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Irving Geis and His Paintings of Proteins

myoglobin crystal structure

“Crystal structure of myoglobin (1961)” from the Irving Geis Collection. Rights owned and administered by the Howard Hughes Medical Institute. Reproduction by permission only.

The image above was a painting of myoglobin, the first protein structure solved by X-ray crystallography. The painting was created by Irving Geis for a Scientific American article “The Three Dimensional Structure of a Protein Molecule” by John Kendrew, published in December l961. John Kendrew and his colleagues solved the myoglobin structure in l958.

Geis Portrait

Irving Geis (1908-1997). Photo: Sandy Geis.

Nowadays, one can easily create an image of a protein structure with the aid of a computer and molecular visualization software. In 1961, however, everything had to be done by hand. Creating an image of a protein structure required not only outstanding artistic skills of visualizing complicated 3D structures, but also extraordinary patience. Originally trained as an architect at Georgia Institute of Technology and receiving a Bachelor of Fine Arts from University of Pennsylvania, Geis had all the skills and knowledge to visualize the 3D structures of proteins.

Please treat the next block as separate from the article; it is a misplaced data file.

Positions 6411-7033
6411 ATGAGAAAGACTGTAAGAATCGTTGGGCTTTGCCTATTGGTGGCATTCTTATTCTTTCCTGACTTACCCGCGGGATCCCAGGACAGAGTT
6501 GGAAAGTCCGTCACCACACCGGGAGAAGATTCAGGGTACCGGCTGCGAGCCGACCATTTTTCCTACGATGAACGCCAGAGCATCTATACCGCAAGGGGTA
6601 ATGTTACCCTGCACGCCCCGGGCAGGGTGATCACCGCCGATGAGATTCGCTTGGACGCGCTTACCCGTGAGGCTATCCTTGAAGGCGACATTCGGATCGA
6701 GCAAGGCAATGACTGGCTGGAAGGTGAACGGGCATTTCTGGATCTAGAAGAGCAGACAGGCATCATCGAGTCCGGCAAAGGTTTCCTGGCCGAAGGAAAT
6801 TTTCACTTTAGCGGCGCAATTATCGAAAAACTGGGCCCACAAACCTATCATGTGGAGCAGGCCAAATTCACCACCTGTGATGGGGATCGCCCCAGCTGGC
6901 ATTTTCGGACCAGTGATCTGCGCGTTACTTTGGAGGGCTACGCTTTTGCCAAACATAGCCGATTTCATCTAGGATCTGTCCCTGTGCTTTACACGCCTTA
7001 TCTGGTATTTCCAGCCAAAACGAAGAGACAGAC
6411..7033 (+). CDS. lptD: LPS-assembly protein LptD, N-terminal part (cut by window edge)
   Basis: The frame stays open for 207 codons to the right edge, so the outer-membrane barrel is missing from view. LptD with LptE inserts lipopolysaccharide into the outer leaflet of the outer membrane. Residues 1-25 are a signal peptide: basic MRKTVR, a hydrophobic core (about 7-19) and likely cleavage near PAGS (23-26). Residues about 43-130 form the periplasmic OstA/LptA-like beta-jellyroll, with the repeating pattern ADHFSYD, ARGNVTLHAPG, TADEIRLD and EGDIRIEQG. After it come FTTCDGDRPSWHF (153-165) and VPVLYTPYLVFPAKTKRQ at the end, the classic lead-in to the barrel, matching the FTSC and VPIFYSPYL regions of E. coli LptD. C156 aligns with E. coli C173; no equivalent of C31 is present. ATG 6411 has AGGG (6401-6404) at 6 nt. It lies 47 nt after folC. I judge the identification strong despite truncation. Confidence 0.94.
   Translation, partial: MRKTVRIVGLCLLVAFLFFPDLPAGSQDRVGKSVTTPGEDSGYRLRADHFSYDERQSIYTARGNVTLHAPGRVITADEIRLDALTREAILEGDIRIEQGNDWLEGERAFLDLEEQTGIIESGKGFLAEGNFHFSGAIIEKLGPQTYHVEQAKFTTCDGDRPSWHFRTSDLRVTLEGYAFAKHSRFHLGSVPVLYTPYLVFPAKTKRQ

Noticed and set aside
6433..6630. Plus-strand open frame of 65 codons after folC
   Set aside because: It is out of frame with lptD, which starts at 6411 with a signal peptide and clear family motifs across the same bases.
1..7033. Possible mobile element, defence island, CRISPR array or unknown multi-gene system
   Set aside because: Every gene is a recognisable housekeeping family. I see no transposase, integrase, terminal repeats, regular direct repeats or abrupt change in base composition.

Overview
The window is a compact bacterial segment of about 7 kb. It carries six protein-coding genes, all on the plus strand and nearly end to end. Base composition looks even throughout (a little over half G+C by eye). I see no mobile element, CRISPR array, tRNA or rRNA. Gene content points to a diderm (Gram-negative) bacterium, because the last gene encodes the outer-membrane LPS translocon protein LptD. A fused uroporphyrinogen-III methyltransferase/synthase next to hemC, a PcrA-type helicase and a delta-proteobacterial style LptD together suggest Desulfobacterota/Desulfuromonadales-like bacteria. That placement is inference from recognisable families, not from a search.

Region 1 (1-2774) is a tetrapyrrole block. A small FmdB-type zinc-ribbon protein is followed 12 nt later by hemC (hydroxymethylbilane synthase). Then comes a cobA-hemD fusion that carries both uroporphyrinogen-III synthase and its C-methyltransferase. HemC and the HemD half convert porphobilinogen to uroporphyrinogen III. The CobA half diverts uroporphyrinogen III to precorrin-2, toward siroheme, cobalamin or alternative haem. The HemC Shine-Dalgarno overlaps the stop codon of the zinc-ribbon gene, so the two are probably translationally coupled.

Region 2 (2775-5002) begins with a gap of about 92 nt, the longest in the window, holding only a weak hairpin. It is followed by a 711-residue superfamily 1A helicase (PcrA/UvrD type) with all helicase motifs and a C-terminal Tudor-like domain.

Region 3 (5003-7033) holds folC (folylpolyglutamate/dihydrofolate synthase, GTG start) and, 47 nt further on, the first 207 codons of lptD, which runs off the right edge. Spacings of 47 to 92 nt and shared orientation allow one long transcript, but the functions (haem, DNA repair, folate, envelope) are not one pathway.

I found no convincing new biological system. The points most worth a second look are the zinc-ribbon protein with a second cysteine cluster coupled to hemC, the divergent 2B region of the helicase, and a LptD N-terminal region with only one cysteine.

Geis created this painting by first photographing the physical models and then by creating voluminous sketches and studies before painting the finished version [1]. A lot of refinements were made during the sketch step based on the feedback from John Kendrew, as shown by the image below. The final painting took 6 months to complete [2].

Myoglobin painting draft

“A draft image of the 1961 myoglobin” from the Irving Geis Collection. Comments on the image were made by Irving Geis and John Kendrew. Rights owned and administered by the Howard Hughes Medical Institute. Reproduction by permission only.

I tried to mimic Geis’ myoglobin image by using UCSF Chimera and Maxon Cinema 4D. It took me quite some time but the result is far inferior to the original masterpiece. The heme group seems OK, but the alpha helices are hard to recognize even though I used the same color scheme as Geis’ painting, depth cueing effect, and some lighting techniques in Cinema 4D. In addition, I couldn’t add hydrogen atoms except those in hydrogen bonds in my version, as the model would become overwhelmingly complicated to be meaningful at all. On the other hand, Geis’s painting clearly visualizes the main structural features (the heme group and alpha helices) while giving an overall sense of the structural complexity of the myoglobin protein.

Computer generated myoglobin

My attempt to mimic Geis’ painting using UCSF Chimera and Maxon Cinema 4D (PDB ID: 1MBN). The alpha helices are difficult to recognize because they overlap with the atoms in the back.